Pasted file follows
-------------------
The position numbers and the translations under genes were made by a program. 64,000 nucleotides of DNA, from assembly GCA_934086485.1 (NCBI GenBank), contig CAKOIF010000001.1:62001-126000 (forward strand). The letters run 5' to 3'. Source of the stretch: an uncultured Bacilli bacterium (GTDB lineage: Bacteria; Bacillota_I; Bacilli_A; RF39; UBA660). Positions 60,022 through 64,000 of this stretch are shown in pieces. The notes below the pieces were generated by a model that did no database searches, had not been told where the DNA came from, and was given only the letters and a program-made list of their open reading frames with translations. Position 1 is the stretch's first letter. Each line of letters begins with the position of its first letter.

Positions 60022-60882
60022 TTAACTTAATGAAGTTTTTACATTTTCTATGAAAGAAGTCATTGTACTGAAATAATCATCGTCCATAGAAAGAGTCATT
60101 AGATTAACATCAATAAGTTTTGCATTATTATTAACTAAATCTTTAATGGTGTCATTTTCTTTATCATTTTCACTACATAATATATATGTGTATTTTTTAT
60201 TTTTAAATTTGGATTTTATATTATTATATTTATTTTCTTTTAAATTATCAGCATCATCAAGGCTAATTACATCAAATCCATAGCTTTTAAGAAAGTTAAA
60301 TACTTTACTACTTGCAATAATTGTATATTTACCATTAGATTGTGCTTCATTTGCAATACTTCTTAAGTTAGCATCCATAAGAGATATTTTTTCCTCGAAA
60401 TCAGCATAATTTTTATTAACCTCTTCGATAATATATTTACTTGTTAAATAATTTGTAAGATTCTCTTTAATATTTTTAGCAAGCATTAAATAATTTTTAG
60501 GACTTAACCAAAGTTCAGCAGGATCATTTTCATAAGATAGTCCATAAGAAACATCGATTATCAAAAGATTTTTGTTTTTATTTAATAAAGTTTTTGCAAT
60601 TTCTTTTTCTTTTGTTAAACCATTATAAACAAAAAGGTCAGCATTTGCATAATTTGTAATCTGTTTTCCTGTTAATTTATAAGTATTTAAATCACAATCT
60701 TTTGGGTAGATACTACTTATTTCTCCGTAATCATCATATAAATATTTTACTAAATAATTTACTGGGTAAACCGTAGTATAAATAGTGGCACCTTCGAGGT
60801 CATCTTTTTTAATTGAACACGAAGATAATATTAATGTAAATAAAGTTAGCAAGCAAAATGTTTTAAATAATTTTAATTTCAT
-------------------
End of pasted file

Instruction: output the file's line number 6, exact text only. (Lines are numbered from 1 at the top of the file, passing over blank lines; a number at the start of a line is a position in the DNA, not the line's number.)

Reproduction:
60301 TACTTTACTACTTGCAATAATTGTATATTTACCATTAGATTGTGCTTCATTTGCAATACTTCTTAAGTTAGCATCCATAAGAGATATTTTTTCCTCGAAA